Two recent campaigns from brands Dove and Vaseline are centered around self-esteem and inclusivity. Let’s take a look at how these brands are helping people take better care of themselves.



According to the Dove Self-Esteem Project, 1 in 2 girls say toxic beauty advice on social media causes low self-esteem.

Dove’s #DetoxYourFeed campaign encourages young people to unfollow toxic beauty accounts and tune into more empowering content and inspiring voices. This campaign features a variety of films, partnerships, and educational content. The message? Identify your own standards of beauty, instead of abiding by harmful, societal rules about what’s beautiful. How? Curate your feed with intention. Building body confidence and harnessing your own self-esteem amidst a world full of toxic messaging on social is tough – but Dove is here to help with this awareness campaign.

A short, educational film called “Detox Your Feed: The Parents Guide” gives tips for caregivers, mentors, and parents about discussing negative body image content on social media with their kids. Plus, a workbook from Dove called “The Confidence Kit” offers additional resources about talking to kids about toxic social content.

Dove is also hosting a virtual, free, livestream event and Q&A session for parents on May 12. The Dove Real Talk Parent workshop will feature the voices of cultural expert Jess Weiner and leading psychotherapist Nadia Addesi.

“We’ve identified a clear problem that is eroding the self-esteem of our girls and needs immediate attention and action. We created this #DetoxYourFeed campaign to not only raise awareness around the insidious nature of toxic beauty advice, but to also help parents navigate tough conversations and empower teens to unfollow content that makes them feel bad about themselves,” said Leandro Barreto, global vice president of Dove. “While it may be a bit overwhelming at times, we hope it will contribute to important conversations that lead to a more positive experience for teens on social media.”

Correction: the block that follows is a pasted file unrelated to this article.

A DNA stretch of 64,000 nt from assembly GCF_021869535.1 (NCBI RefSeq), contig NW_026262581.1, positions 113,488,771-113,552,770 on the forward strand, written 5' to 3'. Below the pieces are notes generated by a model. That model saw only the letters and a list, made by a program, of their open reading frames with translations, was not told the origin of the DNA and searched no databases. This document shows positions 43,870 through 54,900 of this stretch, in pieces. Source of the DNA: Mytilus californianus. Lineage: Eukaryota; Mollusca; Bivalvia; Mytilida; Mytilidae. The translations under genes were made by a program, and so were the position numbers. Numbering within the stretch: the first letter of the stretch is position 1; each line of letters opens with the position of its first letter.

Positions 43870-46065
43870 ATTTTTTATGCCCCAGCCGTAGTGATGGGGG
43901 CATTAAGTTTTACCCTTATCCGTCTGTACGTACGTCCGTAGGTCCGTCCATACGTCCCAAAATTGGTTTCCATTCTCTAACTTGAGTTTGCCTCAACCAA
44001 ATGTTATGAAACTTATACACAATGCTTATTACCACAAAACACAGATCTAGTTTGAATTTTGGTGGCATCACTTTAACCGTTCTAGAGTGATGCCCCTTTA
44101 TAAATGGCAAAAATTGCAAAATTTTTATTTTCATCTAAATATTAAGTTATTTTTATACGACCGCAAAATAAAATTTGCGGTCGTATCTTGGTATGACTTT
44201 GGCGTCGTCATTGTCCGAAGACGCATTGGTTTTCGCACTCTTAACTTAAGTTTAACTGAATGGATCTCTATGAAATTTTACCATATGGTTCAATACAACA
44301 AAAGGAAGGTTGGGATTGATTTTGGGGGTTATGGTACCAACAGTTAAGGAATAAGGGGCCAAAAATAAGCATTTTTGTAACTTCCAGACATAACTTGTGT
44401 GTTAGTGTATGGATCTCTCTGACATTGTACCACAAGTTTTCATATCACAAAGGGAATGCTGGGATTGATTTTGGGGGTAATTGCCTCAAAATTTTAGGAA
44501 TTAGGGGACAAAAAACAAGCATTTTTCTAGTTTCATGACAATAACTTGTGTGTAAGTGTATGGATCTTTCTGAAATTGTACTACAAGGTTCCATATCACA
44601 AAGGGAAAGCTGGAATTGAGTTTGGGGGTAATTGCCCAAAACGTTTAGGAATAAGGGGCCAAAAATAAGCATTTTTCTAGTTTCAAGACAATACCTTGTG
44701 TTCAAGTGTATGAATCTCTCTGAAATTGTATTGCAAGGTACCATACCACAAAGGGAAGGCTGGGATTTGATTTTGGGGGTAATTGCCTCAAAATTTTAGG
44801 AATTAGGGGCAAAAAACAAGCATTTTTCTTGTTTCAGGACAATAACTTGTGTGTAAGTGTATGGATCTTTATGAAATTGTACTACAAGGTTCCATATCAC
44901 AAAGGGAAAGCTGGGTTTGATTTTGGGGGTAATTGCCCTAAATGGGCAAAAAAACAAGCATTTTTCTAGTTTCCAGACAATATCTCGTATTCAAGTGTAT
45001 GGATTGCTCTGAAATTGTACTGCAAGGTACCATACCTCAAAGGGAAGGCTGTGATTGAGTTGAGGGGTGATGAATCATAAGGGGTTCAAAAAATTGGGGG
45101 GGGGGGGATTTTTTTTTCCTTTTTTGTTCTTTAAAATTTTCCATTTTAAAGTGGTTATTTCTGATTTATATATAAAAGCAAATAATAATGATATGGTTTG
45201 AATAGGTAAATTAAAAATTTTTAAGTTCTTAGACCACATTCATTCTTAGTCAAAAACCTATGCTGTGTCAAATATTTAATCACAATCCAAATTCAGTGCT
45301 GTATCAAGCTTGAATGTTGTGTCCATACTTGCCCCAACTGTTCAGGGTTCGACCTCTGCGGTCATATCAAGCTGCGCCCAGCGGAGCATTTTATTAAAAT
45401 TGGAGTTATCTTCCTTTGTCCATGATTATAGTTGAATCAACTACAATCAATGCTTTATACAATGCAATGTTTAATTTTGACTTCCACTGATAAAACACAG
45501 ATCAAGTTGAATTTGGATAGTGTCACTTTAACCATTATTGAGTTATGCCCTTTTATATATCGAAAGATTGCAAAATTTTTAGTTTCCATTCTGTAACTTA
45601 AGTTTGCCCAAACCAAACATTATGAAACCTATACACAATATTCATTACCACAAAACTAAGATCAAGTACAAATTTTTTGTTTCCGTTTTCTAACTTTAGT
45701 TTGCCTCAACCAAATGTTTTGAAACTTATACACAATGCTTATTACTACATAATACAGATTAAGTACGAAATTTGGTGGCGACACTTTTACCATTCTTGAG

If you search for skincare information online, you are more likely to find inaccurate results if you are a person of color. Research published by the Journal of the American Academy of Dermatology found that less than 6% of image-based search results show conditions on skin of color.

Vaseline is working to fight bias and discrimination in the skincare and dermatology space through their database called See My SKin, which helps people of color to find accurate and relevant resources about their skin.

The brand partnered with HUED, a digital health company that improves quality of care for Black, Latinx and Indigenous populations through education, access, and data, as well as VisualDx, a medical information company that reduces healthcare bias by improving clinical decisions through visualization.

See My Skin is the only database designed to search for conditions on skin of color and connect patients with dermatologists who understand their skin care needs. The database improves the search experience by providing access to quality, unbiased, and robust skincare information from board-certified dermatologists. Plus, a variety of educational resources are available with expert recommendations about caring for your skin at home, when to seek care from a dermatologist, how to prepare for appointment care, and what questions to ask. People can also submit their own images and experiences to continually grow better and stronger representation for all skin colors.

Vaseline’s goal is to create 15 million more equitable skincare experiences by 2025. Its mission to provide healthy skin to everyone can’t be accomplished if part of its customer base has access issues caused by systemic racism that impacts medical standards and algorithmic search.

“We created See My Skin so that people with melanin-rich skin could finally see skin conditions on themselves. Our goal is to provide solutions that ensure communities are equipped to get the care that everyone deserves. This is a step in that direction,” said Kevin Tolson, brand director of U.S. skincare at Unilever.


What can we learn from these campaigns?

People of all ages and backgrounds need information about how to take better care of themselves, both mentally and physically. The dialogue has been started, but there is plenty of room to grow. Brands who show up for struggling people position themselves as helpful, inclusive, and on the forefront of an ever-expanding conversation – how to better care for yourself in a toxic world.